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5 Job Search Tips For Landing A Job Abroad

Are you about to enter the job market from college and nurturing a dream of landing a job abroad? Your dream may be more attainable than you think. Related: 5 Things To Consider When Working Abroad Thousands of recent college graduates (as well as many working professionals) are finding short and long-term job opportunities abroad. Whether you're looking for adventure before settling down to a career or plan to stay abroad for several years, finding a job in another country may be easier than you think. Before beginning your job search, assess your attractiveness to employers. Do you have special knowledge and skills, an advanced degree or professional experience that will justify an employer hiring you? Don't forget to consider your English language skills – in many countries this will be a plus.


Job Search Tips For Landing A Job Abroad

Here are five more tips to get you started on your job search and help you land a job abroad:

1. Identify Your Objectives

Spend time brainstorming about the type of companies you'd like to work for and the type of jobs that match your qualifications. Knowing where you want to go, the type of work you'd like to do and how much money you expect to make will simplify your job search. At the same time, it helps to remain flexible about your options

2. Begin To Network Early

You can start to make connections abroad months before you're ready to begin your job search in earnest. Research the job prospects in your country of choice and meet professionals in your field by reading blogs and following up on social networking sites like LinkedIn and Twitter. Don't forget to let your local network of contacts know about your plans. You never know when a connection from your past can help with your future.

3. Learn The Ropes

Familiarize yourself with the customs of your destination country and find out about visa requirements for foreign workers. A good place to begin your research is on the U.S. Department of State's Resources for Working Overseas. You can also visit the websites of U.S. embassies for individual countries for information about living, working and traveling abroad. It also helps to visit expat websites to find out about the experiences of other Americans who have worked abroad.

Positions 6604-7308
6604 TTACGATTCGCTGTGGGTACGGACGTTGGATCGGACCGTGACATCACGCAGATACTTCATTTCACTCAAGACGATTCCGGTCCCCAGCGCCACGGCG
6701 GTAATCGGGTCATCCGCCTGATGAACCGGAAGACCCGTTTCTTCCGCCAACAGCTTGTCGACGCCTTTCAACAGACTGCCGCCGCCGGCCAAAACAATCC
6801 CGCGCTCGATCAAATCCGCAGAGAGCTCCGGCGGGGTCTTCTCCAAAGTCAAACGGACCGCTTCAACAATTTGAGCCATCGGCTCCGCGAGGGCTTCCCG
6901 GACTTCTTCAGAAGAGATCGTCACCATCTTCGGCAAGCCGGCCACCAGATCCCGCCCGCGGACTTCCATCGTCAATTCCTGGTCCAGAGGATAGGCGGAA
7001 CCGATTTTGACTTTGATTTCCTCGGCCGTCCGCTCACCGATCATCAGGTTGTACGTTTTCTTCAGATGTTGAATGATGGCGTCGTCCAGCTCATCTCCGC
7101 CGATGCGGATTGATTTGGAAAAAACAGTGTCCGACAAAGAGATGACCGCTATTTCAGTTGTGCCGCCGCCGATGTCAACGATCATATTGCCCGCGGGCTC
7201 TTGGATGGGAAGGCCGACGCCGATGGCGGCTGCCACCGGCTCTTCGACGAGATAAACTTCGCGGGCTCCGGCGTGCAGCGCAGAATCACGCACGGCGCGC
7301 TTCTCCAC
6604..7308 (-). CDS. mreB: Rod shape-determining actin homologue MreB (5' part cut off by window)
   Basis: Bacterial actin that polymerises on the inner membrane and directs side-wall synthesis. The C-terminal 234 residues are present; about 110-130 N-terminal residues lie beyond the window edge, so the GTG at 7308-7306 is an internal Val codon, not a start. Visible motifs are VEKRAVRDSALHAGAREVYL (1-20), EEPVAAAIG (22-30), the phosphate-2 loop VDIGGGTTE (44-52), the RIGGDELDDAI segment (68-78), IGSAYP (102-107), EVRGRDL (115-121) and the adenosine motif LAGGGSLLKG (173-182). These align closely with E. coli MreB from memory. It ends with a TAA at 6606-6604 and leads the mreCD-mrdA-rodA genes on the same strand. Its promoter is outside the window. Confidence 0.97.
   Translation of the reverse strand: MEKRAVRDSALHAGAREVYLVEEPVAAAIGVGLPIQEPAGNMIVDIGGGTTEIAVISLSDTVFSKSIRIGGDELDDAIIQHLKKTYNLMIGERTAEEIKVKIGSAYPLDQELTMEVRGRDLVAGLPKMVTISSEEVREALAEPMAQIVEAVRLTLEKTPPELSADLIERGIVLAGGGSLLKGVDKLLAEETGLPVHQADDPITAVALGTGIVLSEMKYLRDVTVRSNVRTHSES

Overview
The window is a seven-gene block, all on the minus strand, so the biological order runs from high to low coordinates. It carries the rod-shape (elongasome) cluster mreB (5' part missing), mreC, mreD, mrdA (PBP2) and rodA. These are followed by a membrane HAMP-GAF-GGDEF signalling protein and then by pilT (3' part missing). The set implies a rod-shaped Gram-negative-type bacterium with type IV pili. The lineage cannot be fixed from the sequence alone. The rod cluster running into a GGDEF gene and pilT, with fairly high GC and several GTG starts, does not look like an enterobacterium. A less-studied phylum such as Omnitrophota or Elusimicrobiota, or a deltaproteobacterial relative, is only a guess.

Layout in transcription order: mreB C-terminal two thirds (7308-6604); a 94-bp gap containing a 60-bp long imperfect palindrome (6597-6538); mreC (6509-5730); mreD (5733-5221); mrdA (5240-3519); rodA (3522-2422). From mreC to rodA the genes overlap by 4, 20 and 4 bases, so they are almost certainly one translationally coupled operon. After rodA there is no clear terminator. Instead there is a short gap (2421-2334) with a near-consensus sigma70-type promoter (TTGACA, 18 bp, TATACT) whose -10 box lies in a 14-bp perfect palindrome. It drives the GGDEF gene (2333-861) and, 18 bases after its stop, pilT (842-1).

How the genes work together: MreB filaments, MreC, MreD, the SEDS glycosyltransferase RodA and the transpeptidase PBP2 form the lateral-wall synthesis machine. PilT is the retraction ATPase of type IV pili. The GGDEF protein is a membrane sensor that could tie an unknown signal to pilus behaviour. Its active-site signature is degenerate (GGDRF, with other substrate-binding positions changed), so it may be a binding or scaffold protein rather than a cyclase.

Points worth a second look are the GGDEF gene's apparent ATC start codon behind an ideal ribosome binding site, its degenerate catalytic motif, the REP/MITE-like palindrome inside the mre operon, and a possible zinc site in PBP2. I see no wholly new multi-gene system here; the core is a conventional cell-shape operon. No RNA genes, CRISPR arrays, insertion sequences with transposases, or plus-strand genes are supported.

4. Conduct An International Online Job Search

Monster.com has job listings for counties all over the world. GoAbroad.com and TransitionsAbroad.com also provide international job listings, as well as travel guides. You may also want to check out international job placement services like InterExchange. When you contact prospective employers, be sure to get as much upfront information as possible to avoid unpleasant surprises when you reach your destination.

5. Stay Positive

People may be surprised to hear about your plans to work abroad and some may even fail to offer much encouragement. Chalk this up to inexperience on their part and don't let it diminish you enthusiasm for your dream. One final tip: If you have a career objective but you're not sure how to break into it in another country, consider completing a four-week TESOL certificate program and accepting a short-term position teaching English as a second language. Once you are working your destination country you can begin to network in your chosen field and continue your job search. You'll find a wide range of online resources with information about ESL training and jobs. Write a great resume in 15 minutes! This post was originally published at an earlier date.

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It's beginning to look a like Christmas! Well, not quite yet. But if you're looking to make some extra cash during the holiday season, now is the time to begin searching as seasonal jobs are starting to be posted.

According to the website Snagajob, 27% of companies that hire employees for the holiday season begin their recruitment efforts in August. In addition, Snagajob reports that there is money to be made during the holiday season as seasonal workers earned an average of $15.40 an hour in 2018. With that in mind, here are some options to consider if you're looking for a seasonal job for the holiday season.

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